Evans (1961, 110 – 111) argues that nomoi are “the rational factor which makes people act as they do, and the possession of nomoi is a mark of civilization. They belong to people who have the capacity for rational thought.”
The verbs indicate that the Spartans and Argives took action to establish these customs. They do not simply exist, as many of the nomoi described in the early section do.
Herodotus mentions at the end of this episode that the one surviving Spartan was too ashamed to return home and so committed suicide (1.82). This episode reinforces the idea of the power of Sparta’s social code, to be discussed in greater detail in Chapter 3.
Dillery (1996, 231) claims, concerning this episode, that it reveals “how events from the past, specifically episodes of violence, are thought of as moments that are worth remembering, even enshrining, in the manipulation of societal practice.”
women should wear brooches with really long pins. The Aeginetans supplement their law by also ruling that they should only use locally made, rather than Athenian, cups (5.88). The purpose of these laws is to remind the people of the story of the women, the battle, and the differences between Athens and Aegina. The Athenians and Aeginetans, as with the Spartans and Argives after Thyrea, establish customs that represent their organized remembrance and define the political identity of each polis as different from the others. 25 The two episodes discussed above are examples of the active establishment of a custom to underline a political disagreement. Next I will discuss examples in the text of societies comparing and borrowing customs from one another. Borrowing indicates that a society is looking at its own customs and the customs of others and assessing their relative value. In the ethnography of the Persians, Herodotus says that they are great collectors of nomoi, and this becomes a defining nomos (ceinika\ de\ no/maia
Pe/rsai prosi/entai a)ndrw=n ma/lista, 1.135).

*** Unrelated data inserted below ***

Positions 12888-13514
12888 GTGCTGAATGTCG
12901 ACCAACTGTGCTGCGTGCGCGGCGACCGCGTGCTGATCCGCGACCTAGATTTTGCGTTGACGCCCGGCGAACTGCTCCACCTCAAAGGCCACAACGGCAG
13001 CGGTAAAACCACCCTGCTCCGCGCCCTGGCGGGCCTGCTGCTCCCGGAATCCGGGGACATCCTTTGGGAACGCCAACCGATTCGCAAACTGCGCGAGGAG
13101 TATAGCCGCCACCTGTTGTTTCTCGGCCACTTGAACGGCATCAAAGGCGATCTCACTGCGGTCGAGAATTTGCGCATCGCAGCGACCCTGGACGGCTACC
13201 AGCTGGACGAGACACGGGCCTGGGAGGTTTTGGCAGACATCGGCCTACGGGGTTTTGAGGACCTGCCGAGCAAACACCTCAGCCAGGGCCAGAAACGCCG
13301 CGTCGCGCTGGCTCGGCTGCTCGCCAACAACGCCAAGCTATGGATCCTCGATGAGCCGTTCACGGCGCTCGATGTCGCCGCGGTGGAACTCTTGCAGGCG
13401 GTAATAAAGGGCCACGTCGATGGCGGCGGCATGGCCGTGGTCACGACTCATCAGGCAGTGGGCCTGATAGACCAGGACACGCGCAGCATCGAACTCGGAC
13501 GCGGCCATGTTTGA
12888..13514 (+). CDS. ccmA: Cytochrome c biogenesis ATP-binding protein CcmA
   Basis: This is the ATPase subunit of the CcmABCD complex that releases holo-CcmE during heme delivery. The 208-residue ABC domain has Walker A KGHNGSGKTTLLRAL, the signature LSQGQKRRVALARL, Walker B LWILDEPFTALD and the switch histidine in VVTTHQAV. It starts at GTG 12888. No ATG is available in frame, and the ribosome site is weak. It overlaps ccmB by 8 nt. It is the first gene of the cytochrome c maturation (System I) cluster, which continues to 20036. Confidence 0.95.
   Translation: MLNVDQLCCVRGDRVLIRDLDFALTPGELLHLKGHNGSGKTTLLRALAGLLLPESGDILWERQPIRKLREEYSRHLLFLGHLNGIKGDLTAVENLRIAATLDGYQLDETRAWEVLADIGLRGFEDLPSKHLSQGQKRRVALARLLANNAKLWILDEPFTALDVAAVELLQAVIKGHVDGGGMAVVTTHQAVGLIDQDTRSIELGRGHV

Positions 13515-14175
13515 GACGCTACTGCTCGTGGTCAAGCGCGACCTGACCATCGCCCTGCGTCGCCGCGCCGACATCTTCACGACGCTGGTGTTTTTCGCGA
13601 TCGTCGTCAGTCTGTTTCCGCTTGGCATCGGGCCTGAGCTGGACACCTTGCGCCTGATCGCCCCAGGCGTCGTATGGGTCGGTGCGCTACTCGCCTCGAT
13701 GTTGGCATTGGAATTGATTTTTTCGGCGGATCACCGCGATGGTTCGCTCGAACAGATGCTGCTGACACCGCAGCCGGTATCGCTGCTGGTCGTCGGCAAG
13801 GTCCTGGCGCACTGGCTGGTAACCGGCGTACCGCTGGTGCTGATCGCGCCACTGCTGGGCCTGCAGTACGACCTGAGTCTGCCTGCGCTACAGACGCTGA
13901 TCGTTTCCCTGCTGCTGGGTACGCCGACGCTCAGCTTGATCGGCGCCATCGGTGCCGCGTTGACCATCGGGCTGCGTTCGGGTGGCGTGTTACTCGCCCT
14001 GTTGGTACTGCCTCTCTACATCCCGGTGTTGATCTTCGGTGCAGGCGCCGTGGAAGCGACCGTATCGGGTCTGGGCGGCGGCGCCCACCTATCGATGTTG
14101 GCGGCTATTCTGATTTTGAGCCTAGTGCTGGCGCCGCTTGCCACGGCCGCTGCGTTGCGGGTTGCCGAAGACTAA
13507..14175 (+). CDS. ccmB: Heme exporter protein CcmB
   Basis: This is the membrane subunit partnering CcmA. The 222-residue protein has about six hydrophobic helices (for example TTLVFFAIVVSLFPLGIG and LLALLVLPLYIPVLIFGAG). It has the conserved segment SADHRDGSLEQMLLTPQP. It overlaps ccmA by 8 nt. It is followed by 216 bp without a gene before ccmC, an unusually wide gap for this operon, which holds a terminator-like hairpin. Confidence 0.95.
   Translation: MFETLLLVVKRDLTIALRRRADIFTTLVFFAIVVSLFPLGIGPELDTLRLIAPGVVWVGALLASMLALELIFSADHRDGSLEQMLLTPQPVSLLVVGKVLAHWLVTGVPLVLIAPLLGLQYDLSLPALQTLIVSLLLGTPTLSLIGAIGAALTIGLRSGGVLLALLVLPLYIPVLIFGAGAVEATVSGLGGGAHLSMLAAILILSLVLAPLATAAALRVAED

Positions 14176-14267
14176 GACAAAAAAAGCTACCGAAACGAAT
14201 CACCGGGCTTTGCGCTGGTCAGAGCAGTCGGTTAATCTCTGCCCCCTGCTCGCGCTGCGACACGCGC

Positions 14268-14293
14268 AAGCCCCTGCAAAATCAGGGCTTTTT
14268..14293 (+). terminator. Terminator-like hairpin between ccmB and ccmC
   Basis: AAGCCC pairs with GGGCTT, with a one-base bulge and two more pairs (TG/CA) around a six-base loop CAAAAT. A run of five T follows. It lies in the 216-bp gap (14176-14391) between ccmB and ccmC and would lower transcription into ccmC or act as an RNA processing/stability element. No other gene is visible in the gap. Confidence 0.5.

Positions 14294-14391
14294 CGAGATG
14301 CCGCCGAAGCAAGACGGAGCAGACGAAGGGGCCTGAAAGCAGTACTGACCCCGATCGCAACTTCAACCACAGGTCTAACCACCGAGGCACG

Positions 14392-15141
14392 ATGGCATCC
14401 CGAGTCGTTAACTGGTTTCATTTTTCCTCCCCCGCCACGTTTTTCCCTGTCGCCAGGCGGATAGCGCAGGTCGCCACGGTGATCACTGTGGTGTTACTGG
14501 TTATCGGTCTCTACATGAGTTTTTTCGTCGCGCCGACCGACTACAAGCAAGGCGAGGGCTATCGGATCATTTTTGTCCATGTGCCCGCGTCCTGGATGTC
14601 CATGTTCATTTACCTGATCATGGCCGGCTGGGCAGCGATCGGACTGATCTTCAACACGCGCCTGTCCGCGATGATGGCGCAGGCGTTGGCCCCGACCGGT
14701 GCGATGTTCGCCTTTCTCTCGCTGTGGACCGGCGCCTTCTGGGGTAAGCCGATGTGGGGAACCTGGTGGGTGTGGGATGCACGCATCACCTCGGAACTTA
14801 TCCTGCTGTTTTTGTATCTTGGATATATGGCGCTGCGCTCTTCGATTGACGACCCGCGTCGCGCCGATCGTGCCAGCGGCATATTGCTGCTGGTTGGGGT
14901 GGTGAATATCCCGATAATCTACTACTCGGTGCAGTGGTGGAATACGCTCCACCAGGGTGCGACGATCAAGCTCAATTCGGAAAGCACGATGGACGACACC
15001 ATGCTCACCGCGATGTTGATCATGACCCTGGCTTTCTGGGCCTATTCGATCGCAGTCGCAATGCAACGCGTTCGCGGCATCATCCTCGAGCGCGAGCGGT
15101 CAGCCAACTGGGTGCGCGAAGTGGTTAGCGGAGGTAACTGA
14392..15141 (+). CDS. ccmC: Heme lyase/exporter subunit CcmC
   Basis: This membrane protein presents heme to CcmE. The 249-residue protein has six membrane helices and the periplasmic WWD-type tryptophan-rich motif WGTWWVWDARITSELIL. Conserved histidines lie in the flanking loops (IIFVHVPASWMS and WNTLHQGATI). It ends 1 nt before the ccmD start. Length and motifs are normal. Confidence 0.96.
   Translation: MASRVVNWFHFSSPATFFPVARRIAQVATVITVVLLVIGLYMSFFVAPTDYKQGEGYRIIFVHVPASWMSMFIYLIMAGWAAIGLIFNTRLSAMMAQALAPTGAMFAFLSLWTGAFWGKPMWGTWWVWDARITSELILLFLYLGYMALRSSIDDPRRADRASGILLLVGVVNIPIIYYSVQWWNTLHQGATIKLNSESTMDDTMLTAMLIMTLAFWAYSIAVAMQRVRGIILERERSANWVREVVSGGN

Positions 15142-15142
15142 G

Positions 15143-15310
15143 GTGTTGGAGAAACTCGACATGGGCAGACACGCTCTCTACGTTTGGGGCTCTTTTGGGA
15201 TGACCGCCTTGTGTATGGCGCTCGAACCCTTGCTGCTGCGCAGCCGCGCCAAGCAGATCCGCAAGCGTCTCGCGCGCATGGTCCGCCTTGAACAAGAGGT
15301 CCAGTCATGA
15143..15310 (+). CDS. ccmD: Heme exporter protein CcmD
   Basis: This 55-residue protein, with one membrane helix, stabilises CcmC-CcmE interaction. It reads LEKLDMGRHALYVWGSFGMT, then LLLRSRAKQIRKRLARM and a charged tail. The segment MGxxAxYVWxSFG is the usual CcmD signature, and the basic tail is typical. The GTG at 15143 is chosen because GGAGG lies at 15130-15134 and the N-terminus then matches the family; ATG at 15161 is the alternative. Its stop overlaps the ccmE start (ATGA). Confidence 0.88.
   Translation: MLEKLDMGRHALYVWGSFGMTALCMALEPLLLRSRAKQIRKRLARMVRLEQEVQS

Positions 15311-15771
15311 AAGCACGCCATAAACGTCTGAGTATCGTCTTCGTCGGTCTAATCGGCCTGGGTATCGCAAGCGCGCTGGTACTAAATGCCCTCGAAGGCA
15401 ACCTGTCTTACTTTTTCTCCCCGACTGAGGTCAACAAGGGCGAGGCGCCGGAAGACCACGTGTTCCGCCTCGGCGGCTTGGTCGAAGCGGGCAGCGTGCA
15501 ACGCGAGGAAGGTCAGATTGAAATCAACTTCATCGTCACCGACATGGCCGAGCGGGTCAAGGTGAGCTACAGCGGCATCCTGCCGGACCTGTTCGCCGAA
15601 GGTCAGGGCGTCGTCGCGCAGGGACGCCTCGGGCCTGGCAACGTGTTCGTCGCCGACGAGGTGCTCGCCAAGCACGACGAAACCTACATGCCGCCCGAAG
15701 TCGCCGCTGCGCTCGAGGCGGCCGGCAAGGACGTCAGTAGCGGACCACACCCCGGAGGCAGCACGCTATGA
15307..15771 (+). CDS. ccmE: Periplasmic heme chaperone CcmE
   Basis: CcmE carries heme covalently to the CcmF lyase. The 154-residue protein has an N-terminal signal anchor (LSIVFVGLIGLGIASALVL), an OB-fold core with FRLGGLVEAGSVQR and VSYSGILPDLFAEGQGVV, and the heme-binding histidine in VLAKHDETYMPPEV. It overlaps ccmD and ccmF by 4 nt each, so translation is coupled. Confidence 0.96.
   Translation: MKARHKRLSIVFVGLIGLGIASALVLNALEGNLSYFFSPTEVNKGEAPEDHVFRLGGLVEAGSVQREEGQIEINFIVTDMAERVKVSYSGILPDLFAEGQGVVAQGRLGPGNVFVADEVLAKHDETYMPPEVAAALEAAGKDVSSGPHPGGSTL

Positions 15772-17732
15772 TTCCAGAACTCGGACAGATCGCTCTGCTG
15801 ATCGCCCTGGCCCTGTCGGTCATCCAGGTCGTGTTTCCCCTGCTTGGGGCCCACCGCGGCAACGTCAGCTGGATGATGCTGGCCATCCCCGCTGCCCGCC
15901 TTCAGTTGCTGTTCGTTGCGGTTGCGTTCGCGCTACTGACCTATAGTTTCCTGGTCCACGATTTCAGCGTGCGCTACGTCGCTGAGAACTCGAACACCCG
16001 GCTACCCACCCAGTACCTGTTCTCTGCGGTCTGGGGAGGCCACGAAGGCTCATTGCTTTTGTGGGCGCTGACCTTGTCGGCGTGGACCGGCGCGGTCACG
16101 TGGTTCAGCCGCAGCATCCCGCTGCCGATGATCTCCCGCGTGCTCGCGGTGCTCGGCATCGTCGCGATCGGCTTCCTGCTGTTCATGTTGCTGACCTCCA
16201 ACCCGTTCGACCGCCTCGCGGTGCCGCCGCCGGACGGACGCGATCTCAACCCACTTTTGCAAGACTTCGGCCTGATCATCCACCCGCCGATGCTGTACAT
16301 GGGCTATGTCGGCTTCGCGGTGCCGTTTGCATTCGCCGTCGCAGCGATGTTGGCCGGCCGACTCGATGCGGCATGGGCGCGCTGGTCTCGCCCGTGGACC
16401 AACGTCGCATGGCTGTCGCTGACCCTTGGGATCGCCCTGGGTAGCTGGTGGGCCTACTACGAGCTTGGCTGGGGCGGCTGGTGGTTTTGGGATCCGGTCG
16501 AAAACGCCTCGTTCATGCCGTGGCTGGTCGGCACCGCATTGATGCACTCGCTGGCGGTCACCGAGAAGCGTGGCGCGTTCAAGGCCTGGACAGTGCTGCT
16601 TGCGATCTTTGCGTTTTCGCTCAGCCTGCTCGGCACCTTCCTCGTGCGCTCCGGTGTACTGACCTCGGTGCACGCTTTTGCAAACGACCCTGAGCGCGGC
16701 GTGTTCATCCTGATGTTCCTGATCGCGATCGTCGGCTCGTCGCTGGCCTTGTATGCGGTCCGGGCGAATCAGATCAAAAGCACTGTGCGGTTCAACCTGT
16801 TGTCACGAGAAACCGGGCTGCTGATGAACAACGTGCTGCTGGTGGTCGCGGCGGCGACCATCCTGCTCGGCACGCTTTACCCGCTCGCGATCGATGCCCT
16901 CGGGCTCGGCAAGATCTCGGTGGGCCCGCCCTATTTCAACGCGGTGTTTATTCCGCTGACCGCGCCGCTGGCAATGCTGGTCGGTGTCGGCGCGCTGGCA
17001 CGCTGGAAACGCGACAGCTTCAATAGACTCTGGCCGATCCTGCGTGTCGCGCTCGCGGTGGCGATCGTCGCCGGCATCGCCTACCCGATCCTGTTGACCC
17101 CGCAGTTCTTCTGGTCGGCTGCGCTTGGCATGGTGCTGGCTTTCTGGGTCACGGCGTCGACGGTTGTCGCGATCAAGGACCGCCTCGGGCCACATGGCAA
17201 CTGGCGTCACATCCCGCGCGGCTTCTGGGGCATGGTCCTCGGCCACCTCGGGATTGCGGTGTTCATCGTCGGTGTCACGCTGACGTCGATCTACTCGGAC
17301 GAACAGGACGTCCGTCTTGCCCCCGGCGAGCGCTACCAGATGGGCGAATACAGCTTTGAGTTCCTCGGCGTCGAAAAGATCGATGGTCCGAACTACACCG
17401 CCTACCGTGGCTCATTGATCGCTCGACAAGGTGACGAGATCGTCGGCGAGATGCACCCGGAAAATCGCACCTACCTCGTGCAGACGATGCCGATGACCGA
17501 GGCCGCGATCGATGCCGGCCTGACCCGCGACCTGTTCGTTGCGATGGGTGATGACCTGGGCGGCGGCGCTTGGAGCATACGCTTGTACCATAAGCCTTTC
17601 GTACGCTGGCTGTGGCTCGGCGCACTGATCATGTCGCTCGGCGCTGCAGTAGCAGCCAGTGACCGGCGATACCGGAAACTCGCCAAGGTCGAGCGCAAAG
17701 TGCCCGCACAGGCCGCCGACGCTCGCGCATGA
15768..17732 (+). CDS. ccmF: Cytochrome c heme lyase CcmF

Herodotus then lists borrowed
customs and practices and their sources. The Persians even learned their ethnocentric perspective from another society. 27 In Book 2, the Eleans boast to the Egyptians that their games are the fairest in the world (2.160.1). The Egyptians consider and tell the Eleans that unless they ban their own people from competing, the games are unfair. The Eleans put the Egyptians’ suggestion into practice. They are not quite borrowing a law, but rather putting a nomos of their own up for consideration and accepting modifications to it
Arendt (1958), Kottman (2003), and Rood (2006) all suggest some form of organized remembrance as an important element of defining a society. This example suggests that there are different levels of nomoi: some are specific cultural practices, others seem to function more as significant differentiating characteristics. I will discuss this point in more detail in Chapters 3 and 4.
The learned this perspective from the Medes (1.134.3)
from outsiders, they are borrowing the Egyptians’ approach, if not their actual custom. My last example of a borrowed law is Solon’s law from the Egyptians concerning the necessity that each Athenian report his income (So/lwn de\ o( 'Aqhnai=oj labw\n
e)c Ai)gu/ptou tou=ton to\n no/mon 'Aqhnai/oisi e)/qeto, 2.177.2). His borrowing